W-CDMA: When, Not If
The next-generation technology of choice for the majority of existing GSM carriers, W-CDMA is the air interface specified by the Universal Mobile Telecommunications Service (UMTS) 3G standard. While today’s GSM networks can only support data transfer speeds of up to 9.6 kbit/s, W-CDMA can theoretically crank this up to a more impressive 2 Mbit/s.
Despite a lackluster response to early deployments (see J-Phone's Limited Appeal, Japan's 3G Needs a Kick Start and 3G UK Cries for Help), the report’s author Gabriel Brown believes that the steady migration of GSM carriers in Western Europe and other developed markets to W-CDMA is simply unavoidable.
However, Brown doesn't expect fancy multimedia and data services to be the main drivers behind a W-CDMA takeover. Instead Brown cites the cheaper voice services and greater call volumes that W-CDMA makes possible by virtue of its greater spectrum capacity as the key catalysts for network build-out. Typically, this can result in around 20 to 30 percent lower capital expenditure for carriers.
“W-CDMA is relevant because it is much more efficient in terms of the delivery cost per kilobit than existing, standardized cellular technologies,” he writes. “There’s no serious doubt that W-CDMA radio networks will be the next generation of wide area wireless technology. The real question for the W-CDMA equipment sector is when, not if, demand takes off.”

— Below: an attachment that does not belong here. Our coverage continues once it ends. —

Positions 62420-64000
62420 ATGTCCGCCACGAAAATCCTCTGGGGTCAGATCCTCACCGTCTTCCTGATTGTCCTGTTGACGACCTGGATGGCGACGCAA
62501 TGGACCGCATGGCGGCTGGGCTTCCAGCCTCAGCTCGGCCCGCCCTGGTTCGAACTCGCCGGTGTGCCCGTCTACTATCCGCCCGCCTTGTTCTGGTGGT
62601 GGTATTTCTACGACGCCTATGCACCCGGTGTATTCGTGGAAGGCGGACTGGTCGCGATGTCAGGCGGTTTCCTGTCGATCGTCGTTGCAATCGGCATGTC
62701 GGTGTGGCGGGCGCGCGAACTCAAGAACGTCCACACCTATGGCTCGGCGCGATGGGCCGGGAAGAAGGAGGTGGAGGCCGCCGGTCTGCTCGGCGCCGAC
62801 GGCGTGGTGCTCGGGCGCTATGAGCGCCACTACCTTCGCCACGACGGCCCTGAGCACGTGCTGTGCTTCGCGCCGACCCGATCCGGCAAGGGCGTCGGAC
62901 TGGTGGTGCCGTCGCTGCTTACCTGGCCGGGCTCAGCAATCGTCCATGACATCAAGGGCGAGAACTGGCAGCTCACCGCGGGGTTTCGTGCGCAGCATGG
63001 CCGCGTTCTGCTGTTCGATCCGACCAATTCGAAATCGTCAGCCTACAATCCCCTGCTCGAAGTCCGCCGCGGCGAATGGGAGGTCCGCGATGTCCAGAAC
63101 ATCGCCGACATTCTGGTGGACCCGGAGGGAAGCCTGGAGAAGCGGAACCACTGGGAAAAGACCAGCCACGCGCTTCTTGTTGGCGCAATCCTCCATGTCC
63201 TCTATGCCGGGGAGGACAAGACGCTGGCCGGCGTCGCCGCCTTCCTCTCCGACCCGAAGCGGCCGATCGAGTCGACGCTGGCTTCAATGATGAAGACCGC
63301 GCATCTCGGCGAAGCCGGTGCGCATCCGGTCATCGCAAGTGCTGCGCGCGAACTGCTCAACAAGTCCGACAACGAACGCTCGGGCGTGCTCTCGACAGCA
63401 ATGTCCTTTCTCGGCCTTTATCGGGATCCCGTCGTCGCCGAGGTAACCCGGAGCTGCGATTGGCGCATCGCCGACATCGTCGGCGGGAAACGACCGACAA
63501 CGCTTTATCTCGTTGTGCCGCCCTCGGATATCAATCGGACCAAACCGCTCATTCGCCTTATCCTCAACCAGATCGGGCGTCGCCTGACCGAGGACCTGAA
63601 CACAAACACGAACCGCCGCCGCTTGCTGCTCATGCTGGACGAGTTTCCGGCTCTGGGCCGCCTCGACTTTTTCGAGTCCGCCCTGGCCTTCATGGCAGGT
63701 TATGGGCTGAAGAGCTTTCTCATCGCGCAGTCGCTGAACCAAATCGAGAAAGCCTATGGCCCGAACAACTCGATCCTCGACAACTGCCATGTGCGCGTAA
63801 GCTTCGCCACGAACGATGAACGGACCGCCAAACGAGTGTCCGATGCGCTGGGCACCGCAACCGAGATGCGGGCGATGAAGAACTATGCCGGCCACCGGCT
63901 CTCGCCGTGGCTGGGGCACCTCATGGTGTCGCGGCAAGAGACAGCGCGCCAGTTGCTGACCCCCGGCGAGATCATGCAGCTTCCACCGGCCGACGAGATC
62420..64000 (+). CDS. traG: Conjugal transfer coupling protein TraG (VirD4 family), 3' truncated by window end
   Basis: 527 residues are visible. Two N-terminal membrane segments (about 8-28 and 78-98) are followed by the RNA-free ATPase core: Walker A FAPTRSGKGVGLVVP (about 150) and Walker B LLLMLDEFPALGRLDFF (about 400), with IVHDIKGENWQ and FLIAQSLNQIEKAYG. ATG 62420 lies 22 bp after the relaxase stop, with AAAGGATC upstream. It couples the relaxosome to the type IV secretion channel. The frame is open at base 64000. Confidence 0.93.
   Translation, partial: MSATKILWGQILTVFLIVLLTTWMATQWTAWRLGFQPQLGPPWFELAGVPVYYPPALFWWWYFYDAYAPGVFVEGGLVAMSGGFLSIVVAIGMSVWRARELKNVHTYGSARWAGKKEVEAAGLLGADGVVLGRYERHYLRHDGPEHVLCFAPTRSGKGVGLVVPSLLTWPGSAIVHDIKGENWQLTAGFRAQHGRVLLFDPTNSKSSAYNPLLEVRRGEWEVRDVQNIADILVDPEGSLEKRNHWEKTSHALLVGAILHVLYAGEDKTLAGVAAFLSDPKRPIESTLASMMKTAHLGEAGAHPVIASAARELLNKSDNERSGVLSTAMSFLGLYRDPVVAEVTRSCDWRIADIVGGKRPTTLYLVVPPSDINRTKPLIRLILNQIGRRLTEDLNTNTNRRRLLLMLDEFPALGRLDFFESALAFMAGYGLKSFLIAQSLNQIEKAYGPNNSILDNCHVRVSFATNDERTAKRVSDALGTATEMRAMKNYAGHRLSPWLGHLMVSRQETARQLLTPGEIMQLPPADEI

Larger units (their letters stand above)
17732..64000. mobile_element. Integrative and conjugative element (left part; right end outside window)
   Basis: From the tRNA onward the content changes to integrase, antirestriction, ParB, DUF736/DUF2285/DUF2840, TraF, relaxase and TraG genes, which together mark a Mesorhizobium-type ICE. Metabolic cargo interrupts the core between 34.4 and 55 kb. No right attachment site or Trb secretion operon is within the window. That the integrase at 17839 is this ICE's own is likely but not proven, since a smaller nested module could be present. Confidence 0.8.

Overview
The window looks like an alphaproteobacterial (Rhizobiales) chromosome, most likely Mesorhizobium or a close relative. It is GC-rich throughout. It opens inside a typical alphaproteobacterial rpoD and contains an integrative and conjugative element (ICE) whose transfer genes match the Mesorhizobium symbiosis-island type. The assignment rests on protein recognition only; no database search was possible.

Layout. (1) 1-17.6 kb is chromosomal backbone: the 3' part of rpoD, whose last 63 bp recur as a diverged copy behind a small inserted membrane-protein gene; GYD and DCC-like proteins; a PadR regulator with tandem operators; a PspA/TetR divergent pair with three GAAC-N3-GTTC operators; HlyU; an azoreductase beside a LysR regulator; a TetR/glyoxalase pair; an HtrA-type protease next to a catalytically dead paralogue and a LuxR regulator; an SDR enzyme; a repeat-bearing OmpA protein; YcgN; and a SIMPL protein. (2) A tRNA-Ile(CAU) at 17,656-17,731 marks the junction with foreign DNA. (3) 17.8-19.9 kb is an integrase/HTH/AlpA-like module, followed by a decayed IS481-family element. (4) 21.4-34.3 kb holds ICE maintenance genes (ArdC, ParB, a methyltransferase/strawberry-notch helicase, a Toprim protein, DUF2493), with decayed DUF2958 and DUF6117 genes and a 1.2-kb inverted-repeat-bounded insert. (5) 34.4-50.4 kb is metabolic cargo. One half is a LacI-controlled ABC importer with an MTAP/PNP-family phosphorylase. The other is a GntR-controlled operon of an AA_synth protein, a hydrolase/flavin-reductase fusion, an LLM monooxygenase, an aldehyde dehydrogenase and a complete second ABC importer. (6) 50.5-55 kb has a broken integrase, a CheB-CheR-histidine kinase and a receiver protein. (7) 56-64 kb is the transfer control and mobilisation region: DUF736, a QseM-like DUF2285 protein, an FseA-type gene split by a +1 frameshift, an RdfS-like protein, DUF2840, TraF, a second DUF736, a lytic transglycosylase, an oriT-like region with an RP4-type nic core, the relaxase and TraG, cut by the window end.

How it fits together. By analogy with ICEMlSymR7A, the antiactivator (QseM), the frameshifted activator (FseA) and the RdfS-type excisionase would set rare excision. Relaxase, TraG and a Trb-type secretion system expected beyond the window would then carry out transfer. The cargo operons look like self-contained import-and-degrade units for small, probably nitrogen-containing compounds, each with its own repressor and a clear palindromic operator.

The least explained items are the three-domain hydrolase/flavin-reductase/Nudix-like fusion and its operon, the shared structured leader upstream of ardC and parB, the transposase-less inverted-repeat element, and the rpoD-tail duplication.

As a result, Brown expects the market to grow by an average of 121 percent year-on-year, with the bulk of the growth expected between 2005 and 2007:
The report also highlights the critical backstage work taking place to ensure that W-CDMA networks are fully interoperable with one another.
In contrast to the GSM world, where a carrier has traditionally used a sole equipment supplier for its network, the majority of W-CDMA networks currently in operation are using equipment from two or more vendors. There is therefore a critical need to carry out interoperability testing to ensure full integration and compatibility between rival equipment.
“The huge, industry-wide interoperability and network optimization efforts currently underway behind the scenes are vitally important,” adds Brown. “Despite being a burden on vendor’s resources these tests are essential to demonstrate that W-CDMA is a superior technology that will enable operators to cost-effectively deliver new services and to demonstrate that multi-vendors networks do work.”
— Justin Springham, Senior Editor, Europe, Unstrung
The full report -- W-CDMA: Disrupting the Technology Chain -- costs $400. An annual subscription to the Insider is ordinarily $1,250, but is currently available at the special introductory price of $899. For more information, including subscription information and research examples, go to: Unstrung Insider.